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CityPress - - The Good Guide - Trending@city­press.co.za

The fun­da­men­tal el­e­ments of the lethal drug cock­tail whoonga, also called nyaope, are brown heroin, dagga, co­caine and an­tiretro­vi­rals, but since sur­fac­ing in Dur­ban’s in­ner city in 2010, the ex­act com­po­nents and ra­tios within a “straw” of whoonga have de­pended on a dealer’s imag­i­na­tion. Rat poison, laun­dry de­ter­gent, clean­ing sup­plies and con­tra­cep­tive pills are only some of the known in­gre­di­ents deal­ers have used to beef up a hit. What is not up for in­ter­pre­ta­tion, how­ever, is the pow­er­ful ad­dic­tive­ness of the drug. Just a few straws are said to be enough to en­snare a user. Heroin is phys­i­cally ad­dic­tive and a big part of the pull. Whoonga comes equipped with painful side ef­fects. One blog­ger de­scribed a “ter­ri­ble claw­ing sen­sa­tion from in­side the place where your stom­ach used to be” af­ter us­ing the drug, and some are re­ported to have died from ex­cru­ci­at­ing stom­ach cramps and acute pain else­where in the body. Other side ef­fects in­clude vi­o­lent ag­gres­sion, anx­i­ety, and a de­crease in heart rate and lung func­tion. Ac­cord­ing to a Vice doc­u­men­tary ti­tled Get­ting High on HIV Med­i­ca­tion, traces of strych­nine, a po­tent rat poison, cause the sharp phys­i­cal pain as­so­ci­ated with smok­ing whoonga, and the mor­phine­like el­e­ment in the heroin eases it. So the only im­me­di­ate way to ease these symp­toms is another whoonga-in­duced high. Since the whoonga high only lasts about 20 min­utes, the av­er­age user needs about seven hits a day, or one ev­ery four hours or so, at a cost of about R25 per straw. The clutch of ad­dic­tion of­ten leads des­per­ate users to seek out al­ter­na­tive means to feed their habit. There are sev­eral re­ports of HIV-pos­i­tive in­di­vid­u­als be­ing robbed for their ARV med­i­ca­tion, which is then used in whoonga con­coc­tions. A doc­tor fea­tured in the Vice doc­u­men­tary re­counts his clinic be­ing robbed by users ea­ger to get their hands on his sup­ply of the med­i­ca­tion. In Dur­ban, places such as King Din­uzulu Park near the cen­tral busi­ness dis­trict be­came hot­beds for rob­beries and crime as whoonga ad­dicts and deal­ers set­tled into the space. The SA Po­lice Ser­vice led a sweep­ing op­er­a­tion in the sum­mer of 2014 that re­sulted in the ar­rests of 91 peo­ple and the dis­place­ment of hun­dreds more. Af­ter the scene, the po­lice searched the park for whoonga, only to come away empty-handed. Nei­ther the drug nor the drug deal­ers were found. Whoonga has since made its way from Dur­ban to other ma­jor cities and town­ships through­out South Africa, and chil­dren as young as 10 are re­port­edly now us­ing it. De­spite the dam­age the drug has in­flicted upon black com­mu­ni­ties, ac­cess to treat­ment and re­ha­bil­i­ta­tion cen­tres re­mains lim­ited, and of­ten nonex­is­tent.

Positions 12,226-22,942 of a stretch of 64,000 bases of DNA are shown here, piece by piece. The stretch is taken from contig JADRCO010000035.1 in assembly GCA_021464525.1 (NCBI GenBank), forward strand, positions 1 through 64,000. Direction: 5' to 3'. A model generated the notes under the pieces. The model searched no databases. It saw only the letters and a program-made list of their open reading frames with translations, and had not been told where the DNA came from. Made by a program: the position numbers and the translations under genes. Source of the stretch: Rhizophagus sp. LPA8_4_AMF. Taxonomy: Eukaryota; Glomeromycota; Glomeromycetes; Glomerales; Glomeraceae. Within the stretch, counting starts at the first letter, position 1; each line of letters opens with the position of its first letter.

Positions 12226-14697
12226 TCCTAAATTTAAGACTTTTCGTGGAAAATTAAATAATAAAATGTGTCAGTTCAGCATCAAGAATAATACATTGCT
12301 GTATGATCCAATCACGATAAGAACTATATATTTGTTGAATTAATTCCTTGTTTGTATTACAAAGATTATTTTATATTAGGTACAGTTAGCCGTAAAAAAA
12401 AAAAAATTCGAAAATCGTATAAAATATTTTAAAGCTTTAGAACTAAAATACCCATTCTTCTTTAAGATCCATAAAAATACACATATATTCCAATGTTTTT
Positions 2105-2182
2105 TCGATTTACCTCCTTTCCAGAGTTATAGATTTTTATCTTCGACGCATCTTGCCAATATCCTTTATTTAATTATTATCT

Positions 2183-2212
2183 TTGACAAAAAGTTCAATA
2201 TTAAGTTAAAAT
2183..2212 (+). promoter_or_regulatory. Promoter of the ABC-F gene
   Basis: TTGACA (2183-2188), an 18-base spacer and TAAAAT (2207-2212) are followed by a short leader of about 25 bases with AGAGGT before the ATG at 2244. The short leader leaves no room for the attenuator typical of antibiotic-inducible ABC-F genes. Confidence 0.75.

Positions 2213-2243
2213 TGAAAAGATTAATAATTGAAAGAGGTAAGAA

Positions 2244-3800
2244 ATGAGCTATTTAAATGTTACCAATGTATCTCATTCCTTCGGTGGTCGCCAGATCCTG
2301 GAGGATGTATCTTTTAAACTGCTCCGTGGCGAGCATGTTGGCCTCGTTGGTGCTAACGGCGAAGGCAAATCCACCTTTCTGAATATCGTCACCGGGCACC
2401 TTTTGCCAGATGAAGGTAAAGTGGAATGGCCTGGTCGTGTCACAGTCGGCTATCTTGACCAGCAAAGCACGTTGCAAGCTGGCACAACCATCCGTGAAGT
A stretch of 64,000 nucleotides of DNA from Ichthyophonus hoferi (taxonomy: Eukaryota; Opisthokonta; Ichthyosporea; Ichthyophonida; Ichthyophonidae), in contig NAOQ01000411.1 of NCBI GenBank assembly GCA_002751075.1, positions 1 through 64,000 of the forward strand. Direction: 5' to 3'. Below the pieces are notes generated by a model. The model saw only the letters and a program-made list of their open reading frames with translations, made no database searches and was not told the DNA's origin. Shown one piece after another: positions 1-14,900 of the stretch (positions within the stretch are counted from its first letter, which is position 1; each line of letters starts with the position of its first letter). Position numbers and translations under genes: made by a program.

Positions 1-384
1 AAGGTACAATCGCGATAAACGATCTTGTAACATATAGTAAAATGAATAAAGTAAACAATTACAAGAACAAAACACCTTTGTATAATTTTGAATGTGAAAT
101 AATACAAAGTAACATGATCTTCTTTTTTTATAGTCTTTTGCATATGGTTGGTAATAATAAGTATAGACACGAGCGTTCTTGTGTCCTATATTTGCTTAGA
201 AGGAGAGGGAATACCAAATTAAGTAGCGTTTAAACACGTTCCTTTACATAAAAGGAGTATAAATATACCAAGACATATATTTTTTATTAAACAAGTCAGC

PHOTO: GALLO

LETHAL STRAW Heroin, dagga, ARVs and to­bacco are the ba­sic in­gre­di­ents of whoonga, also known as nyaope

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